The most recent report, Censored 2009, makes the public aware of the fact that no one knows exactly how many lives the Iraq War has claimed. According to Censored 2009, estimates vary widely. In 2007, British polling institute Opinion Research Business surveyed more than 2,400 adults in 15 of 18 Iraqi provinces and arrived, by extrapolation, at a death toll of 1.2 million victims lost since the war’s inception. In October 2006, the British medical journal Lancet published a Johns Hopkins University study vetted by four independent sources that counted 655,000 dead. According to the Associated Press, a minimum of 27,500 Iraqis died in 2005 and 2006 due to war-related violence. The U.S. military claims it does not keep count, which seems surprising as General Petraeus reported to Congress last fall that civilian deaths in all categories have declined by over 45 percent within the last nine months. Project Censored’s jury expressed astonishment at how little attention the most recent estimate received from the media.
In an earlier examination, the jury investigated the U.S. media’s failure to accurately report on certain events pertaining to the War in Iraq, but also emphasized the erosion of human rights and civil liberties in the U.S.
While the project was run by Sonoma State University for many years, it has recently expanded considerably. Twenty-four colleges are now participating.
Jurors select the overlooked news topics in an interesting fashion. While everyone is invited to submit suggestions, for a story to be considered it must have appeared in at least one medium – be it a specialised publication, a website or an alternative magazine like Mother Jones. Through the course of two introductory seminars, rather than writing the usual papers or answering exam questions, students involved in the project compile dossiers that will serve as basis for the jury’s decisions. To decide on the merits of a particular topic, students must do their own research, above all verifying whether a story has truly never been picked up by the major media.
The final news story selection is made by a jury consisting of many illustrious – if predominantly left-leaning – members. One doesn’t need to share views of “corporate journalism“ to appreciate the criticisms provided year after year. Criticisms, which, incidentally, serve as important stimuli for further discussion.
According to sociology professor Peter Phillips, who headed the project for a number of years, the Internet has had a major impact on the project, mainly by giving rise to a sort of “counter-public sphere.” Many stories his jury deals with are taken from the Web, and without the archives and search engines of Lexus-Nexus and Google, it would be simply impossible to discern whether a story has been treated by the mainstream media or not.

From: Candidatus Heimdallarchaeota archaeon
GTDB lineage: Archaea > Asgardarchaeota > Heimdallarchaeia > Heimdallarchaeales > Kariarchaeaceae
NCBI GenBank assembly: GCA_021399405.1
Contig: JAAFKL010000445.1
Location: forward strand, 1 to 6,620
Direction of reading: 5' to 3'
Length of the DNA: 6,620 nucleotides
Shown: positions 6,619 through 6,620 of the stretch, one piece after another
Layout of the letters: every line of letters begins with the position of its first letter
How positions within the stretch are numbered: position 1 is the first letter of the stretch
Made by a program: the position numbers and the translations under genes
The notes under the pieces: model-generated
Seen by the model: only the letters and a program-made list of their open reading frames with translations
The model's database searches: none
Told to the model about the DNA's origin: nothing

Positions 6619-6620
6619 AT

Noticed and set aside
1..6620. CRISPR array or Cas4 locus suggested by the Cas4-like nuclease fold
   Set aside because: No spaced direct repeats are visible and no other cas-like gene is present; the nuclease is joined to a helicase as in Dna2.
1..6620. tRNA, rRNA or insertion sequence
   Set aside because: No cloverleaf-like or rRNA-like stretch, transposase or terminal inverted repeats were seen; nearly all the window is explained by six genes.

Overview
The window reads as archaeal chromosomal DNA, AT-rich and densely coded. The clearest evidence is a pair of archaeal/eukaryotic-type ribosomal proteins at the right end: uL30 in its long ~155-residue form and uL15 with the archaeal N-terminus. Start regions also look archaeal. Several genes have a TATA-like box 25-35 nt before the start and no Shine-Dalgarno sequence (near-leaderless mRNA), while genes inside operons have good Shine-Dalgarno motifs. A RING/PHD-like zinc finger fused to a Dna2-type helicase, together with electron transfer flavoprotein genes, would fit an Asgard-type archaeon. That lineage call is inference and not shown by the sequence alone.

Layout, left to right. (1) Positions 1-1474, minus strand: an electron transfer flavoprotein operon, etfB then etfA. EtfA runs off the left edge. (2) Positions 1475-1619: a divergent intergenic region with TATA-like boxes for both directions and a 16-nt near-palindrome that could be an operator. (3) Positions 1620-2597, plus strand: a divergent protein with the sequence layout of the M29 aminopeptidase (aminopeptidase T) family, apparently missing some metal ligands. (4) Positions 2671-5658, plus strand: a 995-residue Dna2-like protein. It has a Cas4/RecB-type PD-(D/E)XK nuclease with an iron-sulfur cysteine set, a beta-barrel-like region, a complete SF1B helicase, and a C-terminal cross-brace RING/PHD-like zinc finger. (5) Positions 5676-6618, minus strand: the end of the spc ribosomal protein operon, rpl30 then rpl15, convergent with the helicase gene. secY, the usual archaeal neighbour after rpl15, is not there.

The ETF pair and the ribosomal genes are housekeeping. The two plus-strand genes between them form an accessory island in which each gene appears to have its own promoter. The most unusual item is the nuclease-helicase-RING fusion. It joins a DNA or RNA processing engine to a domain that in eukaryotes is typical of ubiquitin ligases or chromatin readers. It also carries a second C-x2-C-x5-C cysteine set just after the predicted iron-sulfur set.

“Strictly speaking, the whole thing should be called Project Underreported,” says Peter Laufer, a journalist who is also an attentive observer of California’s media scene. For the U.S. doesn’t have a state-run censorship office. Of course, the 25 topics that are selected each year all have appeared somewhere – but just not in the mainstream national media. Despite this qualification, Laufer still stresses the merits of Project Censored: “It helps improve journalistic standards and it makes people understand how easily journalism can be manipulated.”
Though Phillips complains that large U.S. papers and specialised journals such as the Columbia Journalism Review and the American Journalism Review choose to ignore the project, it is clearly making waves. Project Censored’s greatest achievement can be seen in the publication of its selected news stories, of which 15,000 copies are sold annually. The number can’t match those of bestselling authors like Noam Chomsky or Neil Postman, of course, but for a specialised publication dealing with the media and journalism, this remains a remarkable feat. Its website, www.projectcensored.org
, is a success as well. The site generates roughly 30,000 hits a day, which translates to 12 million visitors each year, Phillips relates with pride.
In many countries, Canada included, similar projects have been launched. Most of them, however, were short-lived, as many initiators apparently underestimated the work needed to keep things going. In Germany, a project called Initiative Nachrichtenaufklärung has survived for several years. Compared to the U.S. original, however, it hardly took off, remaining widely unknown even among media makers.
By Stephan Russ-Mohl
Peter Phillips/Andrew Roth with Project Censored (eds.): Censored 2009. The Top 25 Censored Stories ode 2007-8, New York u.a.: Seven Stories Press. 2008
Translation: Oliver Heinemann